The survey received mixed results. Some of the questions were unanimous, while others had conflicts amongst certain groups. The survey asked if increasing the sustainability tuition fee would be an important decision, however, most or many students did not see this as needed.
“There is already a lot of research, dedicated to environmental protection and conservation with Spring Lake and the San Marcos River being a part of our campus,” Parsley said. “So, those areas I would say Texas State is already so dedicated towards. We saw that recycling waste management and grounds control were more highly perceived areas as important. There are some other areas that weren't ranked as important, regarding the increasing the $1 fee students pay for the environmental fee.”
Sebastian Whelan, a sustainability researcher for the Environmental Conservation Organization (ECO) at Texas State, believes educating more students on the small things they can do to reduce their carbon footprint on campus is necessary. “Students can get involved in orgs that advocate for cleaner alternatives, do clean ups, or composting,” he said. “Just a few things that I’ve made a part of my everyday routine include taking a reusable water bottle to campus or take the bus, which reduces traffic and emissions. A great resource is the university’s Office of Sustainability, as they host events and meetings to get student feedback on environmental issues.”
ECO is a community and service organization that focuses on a broad range of sustainable practices, from plant-based eating to gardening to outdoor recreation. The $1 sustainability fee was introduced by ECO when the organization was known as the National Association of Environmental Professionals (NAEP). Whelan said that ECO is hoping to see the fee increase to $2 in the future.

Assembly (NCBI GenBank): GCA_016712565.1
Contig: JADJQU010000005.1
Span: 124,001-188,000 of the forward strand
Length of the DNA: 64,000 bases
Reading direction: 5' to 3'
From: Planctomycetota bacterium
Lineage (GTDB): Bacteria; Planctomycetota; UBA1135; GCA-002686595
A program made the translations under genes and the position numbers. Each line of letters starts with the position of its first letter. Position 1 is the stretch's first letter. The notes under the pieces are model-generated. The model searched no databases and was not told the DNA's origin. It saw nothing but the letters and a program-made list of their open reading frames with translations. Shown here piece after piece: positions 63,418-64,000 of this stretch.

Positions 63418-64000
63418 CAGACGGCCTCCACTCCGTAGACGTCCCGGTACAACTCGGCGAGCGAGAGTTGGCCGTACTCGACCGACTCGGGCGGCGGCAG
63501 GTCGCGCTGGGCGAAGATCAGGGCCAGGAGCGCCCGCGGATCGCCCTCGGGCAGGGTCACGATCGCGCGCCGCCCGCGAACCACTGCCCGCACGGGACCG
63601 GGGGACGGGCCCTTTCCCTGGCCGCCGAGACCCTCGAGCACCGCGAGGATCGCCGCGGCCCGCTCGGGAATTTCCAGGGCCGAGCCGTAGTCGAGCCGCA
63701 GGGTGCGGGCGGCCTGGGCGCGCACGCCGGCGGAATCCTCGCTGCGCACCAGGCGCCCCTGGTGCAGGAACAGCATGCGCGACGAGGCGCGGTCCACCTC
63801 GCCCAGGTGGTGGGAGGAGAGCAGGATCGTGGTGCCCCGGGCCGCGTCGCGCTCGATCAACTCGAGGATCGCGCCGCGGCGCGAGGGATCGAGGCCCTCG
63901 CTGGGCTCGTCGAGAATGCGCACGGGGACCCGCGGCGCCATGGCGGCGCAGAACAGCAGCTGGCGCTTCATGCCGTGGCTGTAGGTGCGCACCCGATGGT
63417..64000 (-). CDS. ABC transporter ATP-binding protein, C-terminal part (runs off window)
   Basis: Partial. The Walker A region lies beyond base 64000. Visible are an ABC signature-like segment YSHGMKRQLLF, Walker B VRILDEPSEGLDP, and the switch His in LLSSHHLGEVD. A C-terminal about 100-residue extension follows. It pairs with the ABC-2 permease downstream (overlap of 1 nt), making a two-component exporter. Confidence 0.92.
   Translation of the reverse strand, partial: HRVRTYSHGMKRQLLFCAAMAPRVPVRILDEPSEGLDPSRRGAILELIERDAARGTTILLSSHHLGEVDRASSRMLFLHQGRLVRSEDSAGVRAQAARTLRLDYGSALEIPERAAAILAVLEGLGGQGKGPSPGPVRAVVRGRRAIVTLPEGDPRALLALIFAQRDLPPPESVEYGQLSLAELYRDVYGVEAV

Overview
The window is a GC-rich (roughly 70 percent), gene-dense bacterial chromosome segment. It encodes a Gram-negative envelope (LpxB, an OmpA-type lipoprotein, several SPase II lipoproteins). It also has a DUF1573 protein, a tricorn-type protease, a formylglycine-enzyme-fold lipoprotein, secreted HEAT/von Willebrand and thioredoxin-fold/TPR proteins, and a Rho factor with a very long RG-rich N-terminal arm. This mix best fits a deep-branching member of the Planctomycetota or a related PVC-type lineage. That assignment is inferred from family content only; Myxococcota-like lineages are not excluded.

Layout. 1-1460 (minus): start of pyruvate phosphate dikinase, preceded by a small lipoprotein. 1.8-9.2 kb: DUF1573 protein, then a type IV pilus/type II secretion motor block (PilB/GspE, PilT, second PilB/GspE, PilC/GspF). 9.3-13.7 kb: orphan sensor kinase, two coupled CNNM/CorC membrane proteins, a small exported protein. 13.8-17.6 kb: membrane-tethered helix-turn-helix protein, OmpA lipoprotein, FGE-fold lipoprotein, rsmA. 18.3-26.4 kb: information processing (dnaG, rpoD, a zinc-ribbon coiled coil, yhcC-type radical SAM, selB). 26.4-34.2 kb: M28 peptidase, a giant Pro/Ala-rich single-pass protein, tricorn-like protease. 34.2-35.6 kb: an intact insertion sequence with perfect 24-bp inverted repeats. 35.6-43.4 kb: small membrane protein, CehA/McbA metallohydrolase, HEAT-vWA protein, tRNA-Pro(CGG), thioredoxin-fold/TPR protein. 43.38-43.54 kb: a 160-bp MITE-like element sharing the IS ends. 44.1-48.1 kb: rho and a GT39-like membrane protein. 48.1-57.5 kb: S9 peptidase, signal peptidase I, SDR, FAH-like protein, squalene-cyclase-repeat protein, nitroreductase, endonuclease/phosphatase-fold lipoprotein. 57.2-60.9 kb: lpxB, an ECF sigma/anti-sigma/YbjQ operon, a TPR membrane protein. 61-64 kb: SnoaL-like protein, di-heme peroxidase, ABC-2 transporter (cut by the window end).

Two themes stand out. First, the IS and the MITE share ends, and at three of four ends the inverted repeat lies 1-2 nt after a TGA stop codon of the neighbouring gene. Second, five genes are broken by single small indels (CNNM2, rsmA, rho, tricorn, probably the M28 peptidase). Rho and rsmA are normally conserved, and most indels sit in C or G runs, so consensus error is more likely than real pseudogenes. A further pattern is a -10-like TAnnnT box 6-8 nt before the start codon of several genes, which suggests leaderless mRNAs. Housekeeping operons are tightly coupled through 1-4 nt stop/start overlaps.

“It’s a topic that I feel like doesn’t get talked about enough,” Whelan said. “Each student pays $1 each semester as part of their tuition. That dollar is combined and managed by the Environmental Service Committee, a university organization that funds environmental-focused projects. The service fee has helped to fund reusable water bottle filling stations, more efficient lighting, and other beautification efforts on campus. The environmental service fee is capped by the state government for public universities but we’re hoping to see that fee increase to $2 in the coming years to make a greater impact."
It is a similarity that Davio, Parsley, Hines and Whelan share is their compassion to raise awareness on the many ways the Texas State community can reduce its carbon footprint and waste produced. Parsley believes this movement for change might start small but grow into a global effort.
“Education is the key to help solve any problem. Constantly educating yourself and being aware of how we as individuals play a huge role in our community, the state of Texas, United States and even globally, is how we can all make an imprint,” Parsley said.
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Jayme Blaschke, 512-245-2555
Sandy Pantlik, 512-245-2922